Besinati's Story: “When I see these changes, it’s all worthwhile”

Besinati's Story: “When I see these changes, it’s all worthwhile”

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Jessica Perrin

The AIDS pandemic has devastating and debilitating long-term implications, and these effects are most apparent in Africa, where the disease is strangling the continent. 

In Malawi is a small, landlocked country where 65 percent of the population lives in poverty. Its population struggles also struggling with one of the highest HIV prevalence rates in the world.  CARE is working to turn things around and change the perception people hold of people living with HIV and AIDS

Besinati Kabala, 35, is one such person. With education as her tool and the children of future generations as her motivation, Besinati is courageously changing the face of HIV in the minds of people in her community with the help of CARE. 

A while back, CARE set up village committees tasked with addressing the community’s most pressing needs. Besinati joined the committee in her village, bringing a voice and a face of HIV and AIDS with her. 

“Before I was in the group, people living with HIV were discriminated against. I became a member of the committee to represent the voice of other people with HIV,” she says. “I took the discrimination as a part of life because most people at that point weren’t aware of what HIV was; there was a lot of stigma.”

In an act of bravery, Besinati was one of the first women in her village to declare her status to her friends, family and the committee. She explains, “I decided to put myself out in the open and tell my community my status so that the discrimination would cease.”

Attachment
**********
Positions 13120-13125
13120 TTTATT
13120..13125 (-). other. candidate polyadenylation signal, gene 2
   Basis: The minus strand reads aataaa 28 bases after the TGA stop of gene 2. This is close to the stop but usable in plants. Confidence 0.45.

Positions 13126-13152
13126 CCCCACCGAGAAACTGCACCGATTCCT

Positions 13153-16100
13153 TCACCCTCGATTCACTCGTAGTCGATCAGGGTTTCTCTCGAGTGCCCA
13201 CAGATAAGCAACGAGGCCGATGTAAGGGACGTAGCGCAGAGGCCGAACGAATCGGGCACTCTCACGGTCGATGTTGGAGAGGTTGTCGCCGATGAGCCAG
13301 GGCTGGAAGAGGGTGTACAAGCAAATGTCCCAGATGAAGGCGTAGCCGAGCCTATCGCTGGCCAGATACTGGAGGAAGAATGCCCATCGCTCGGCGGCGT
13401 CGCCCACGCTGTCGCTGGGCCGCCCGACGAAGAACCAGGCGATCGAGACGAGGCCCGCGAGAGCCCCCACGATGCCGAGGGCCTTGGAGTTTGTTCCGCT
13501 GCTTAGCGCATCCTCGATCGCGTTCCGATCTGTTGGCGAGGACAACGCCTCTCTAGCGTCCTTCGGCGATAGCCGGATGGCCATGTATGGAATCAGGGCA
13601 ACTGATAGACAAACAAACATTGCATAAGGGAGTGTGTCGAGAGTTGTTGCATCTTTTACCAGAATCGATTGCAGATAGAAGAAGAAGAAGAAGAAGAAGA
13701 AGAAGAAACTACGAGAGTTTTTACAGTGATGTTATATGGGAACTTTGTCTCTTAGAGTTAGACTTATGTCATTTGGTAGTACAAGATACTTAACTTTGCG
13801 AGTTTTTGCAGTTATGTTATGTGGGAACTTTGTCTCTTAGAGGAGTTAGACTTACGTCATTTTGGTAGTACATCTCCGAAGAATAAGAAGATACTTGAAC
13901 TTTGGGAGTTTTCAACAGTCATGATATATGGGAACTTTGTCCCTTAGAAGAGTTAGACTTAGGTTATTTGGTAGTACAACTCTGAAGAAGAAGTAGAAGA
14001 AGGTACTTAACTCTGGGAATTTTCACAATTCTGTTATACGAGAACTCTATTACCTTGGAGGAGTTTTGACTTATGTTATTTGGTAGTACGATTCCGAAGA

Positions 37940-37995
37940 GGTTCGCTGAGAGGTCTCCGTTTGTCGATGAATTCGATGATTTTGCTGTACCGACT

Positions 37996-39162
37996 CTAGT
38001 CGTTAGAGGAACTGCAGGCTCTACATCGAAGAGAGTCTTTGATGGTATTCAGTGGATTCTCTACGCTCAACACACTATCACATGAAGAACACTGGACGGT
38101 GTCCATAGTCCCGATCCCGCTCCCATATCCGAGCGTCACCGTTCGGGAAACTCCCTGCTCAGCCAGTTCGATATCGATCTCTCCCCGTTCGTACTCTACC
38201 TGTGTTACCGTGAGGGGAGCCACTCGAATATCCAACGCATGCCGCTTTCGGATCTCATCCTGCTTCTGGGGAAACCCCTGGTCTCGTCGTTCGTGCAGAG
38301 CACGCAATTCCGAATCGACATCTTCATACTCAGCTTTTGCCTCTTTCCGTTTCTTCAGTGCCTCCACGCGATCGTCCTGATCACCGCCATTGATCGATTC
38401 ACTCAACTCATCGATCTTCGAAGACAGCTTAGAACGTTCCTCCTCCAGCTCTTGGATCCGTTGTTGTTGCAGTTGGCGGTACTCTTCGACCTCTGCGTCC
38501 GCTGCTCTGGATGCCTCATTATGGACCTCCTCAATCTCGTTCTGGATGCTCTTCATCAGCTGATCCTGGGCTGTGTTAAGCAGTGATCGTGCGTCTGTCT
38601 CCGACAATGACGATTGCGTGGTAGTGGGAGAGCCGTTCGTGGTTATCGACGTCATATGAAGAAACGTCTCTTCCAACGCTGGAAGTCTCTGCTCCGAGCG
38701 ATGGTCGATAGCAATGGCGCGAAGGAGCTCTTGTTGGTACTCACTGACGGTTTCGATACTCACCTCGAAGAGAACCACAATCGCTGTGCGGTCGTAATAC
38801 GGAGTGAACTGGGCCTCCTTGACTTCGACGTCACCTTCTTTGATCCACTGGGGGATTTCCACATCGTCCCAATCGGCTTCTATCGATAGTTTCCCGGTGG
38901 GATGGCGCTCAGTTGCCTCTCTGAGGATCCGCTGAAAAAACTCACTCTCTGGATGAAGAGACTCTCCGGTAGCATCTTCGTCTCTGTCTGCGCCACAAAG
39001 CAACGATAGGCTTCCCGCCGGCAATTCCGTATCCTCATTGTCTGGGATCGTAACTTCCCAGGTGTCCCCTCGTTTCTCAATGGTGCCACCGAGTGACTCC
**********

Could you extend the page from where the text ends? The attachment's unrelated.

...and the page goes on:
Since then, she has worked hard to bring HIV into the public eye and help people understand what it is like to live as a HIV-positive person. 

“A lot of people are dying from HIV-related infections and diseases because they are not taken care of, so I decided to start a support group to assist those people who are affected,” she says. “I wasn’t afraid to start the group because I wanted to help.”

After receiving training from CARE, Besinati started her a HIV support group for people living with the disease in her community. The 37 members of the group meet every Saturday afternoon and, according to Besinati, “We teach each other how to take away our worries and how to best manage our homes with good food and sanitation – like having clean water in our homes – to reduce [opportunistic] infections.”

Her hard work is paying off! More people are going for voluntary HIV testing, counseling and treatment. Besinati tells of transformations she’s witnessed because people are more willing to seek care, “Those that were bedridden can now walk. When I see these changes, it’s all worthwhile. I feel powerful because I’m seeing the changes from my work.” 

As Besinati gently cradles a small child in her arms, her message is clear. She hopes for a better future for this child – and she’s willing to do what it takes to create one.